Banku is an indigenous fermented meal of maize or cassava or a combination of both, commonly eaten in Ghana. It is another popular African food.
Banku is much like kenkey, but boiled directly in a pot, free from wrapping like kenkey, in a foil, corn husk or plantain leaves.
It is eaten as a dumpling with traditional African soups, made from vegetables and meat or fish.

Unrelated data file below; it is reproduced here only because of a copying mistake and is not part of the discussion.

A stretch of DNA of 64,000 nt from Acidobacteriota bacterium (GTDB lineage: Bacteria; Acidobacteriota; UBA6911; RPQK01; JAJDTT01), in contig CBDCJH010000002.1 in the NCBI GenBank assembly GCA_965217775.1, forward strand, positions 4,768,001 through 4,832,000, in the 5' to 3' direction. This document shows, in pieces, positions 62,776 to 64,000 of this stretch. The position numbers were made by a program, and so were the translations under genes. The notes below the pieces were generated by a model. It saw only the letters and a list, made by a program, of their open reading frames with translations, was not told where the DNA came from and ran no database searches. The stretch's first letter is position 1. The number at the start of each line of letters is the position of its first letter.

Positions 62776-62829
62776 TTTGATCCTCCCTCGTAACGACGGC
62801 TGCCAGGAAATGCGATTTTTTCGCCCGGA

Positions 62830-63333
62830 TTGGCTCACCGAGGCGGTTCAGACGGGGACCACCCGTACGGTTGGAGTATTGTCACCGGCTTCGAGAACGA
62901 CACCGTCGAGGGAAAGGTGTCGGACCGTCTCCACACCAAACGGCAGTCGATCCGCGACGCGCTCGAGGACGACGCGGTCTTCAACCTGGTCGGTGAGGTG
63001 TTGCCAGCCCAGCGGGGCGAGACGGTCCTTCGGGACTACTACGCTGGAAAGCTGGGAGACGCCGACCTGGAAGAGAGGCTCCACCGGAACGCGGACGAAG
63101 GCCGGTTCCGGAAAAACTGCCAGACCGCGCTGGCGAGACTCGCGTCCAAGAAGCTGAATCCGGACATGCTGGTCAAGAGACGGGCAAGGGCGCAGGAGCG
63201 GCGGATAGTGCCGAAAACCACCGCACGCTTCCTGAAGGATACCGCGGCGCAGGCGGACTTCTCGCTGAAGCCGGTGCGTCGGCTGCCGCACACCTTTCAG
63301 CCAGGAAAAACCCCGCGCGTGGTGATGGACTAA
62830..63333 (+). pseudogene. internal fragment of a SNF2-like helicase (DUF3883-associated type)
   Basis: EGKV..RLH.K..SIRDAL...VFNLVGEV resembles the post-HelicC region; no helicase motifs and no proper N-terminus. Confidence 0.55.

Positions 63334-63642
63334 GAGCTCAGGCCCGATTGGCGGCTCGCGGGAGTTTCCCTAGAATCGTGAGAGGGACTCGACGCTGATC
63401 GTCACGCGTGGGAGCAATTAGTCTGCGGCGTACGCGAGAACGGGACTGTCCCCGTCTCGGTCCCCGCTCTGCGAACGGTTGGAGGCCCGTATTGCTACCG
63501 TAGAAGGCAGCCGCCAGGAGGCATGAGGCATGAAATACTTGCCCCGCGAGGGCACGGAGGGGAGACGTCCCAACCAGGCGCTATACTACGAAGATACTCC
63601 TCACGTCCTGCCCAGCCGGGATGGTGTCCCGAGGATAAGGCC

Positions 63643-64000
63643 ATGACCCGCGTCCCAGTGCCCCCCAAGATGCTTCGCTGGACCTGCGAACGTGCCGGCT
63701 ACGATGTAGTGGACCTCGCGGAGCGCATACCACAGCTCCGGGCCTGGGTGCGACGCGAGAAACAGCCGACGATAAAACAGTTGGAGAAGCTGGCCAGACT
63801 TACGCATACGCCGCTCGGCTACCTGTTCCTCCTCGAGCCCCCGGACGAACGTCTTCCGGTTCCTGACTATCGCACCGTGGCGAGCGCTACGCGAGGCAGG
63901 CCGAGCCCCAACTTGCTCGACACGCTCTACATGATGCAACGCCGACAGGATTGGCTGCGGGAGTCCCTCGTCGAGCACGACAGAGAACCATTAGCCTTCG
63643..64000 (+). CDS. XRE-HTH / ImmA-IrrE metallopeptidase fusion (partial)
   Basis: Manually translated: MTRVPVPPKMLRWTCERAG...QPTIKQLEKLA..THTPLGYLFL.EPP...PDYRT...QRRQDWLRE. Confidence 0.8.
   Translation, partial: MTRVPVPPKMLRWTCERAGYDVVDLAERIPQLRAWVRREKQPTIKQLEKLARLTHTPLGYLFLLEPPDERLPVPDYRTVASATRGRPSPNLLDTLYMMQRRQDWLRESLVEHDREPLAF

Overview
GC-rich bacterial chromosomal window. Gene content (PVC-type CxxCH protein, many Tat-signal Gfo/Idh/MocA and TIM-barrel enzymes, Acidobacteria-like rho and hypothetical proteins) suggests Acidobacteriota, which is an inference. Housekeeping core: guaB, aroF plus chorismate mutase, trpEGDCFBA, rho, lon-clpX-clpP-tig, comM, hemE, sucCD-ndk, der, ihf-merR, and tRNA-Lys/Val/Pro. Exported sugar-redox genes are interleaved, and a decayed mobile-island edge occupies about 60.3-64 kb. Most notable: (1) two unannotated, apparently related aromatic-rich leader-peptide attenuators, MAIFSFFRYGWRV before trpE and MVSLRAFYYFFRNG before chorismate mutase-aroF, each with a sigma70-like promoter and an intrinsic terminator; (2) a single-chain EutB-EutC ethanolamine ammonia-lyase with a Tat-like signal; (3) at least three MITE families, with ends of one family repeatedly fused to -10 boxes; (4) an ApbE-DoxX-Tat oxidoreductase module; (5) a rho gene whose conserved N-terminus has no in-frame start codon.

How to Prepare Banku
This is mixed with half a cup full of water, and mixed together to form a thick paste. The mixture is allowed to ferment for about 3 -4 days.
The fermented product is then kneaded with the hand thoroughly, until a very smooth dough is obtained.
This is placed then cut into small dumplings, the size of a tennis ball, and placed in a pot. Water is added to it, and boiled into a gelatinous mass for about an hour.
The cooked product is the Banku, ready to be served hot or cold with palm nut soup or any other African soup of choice.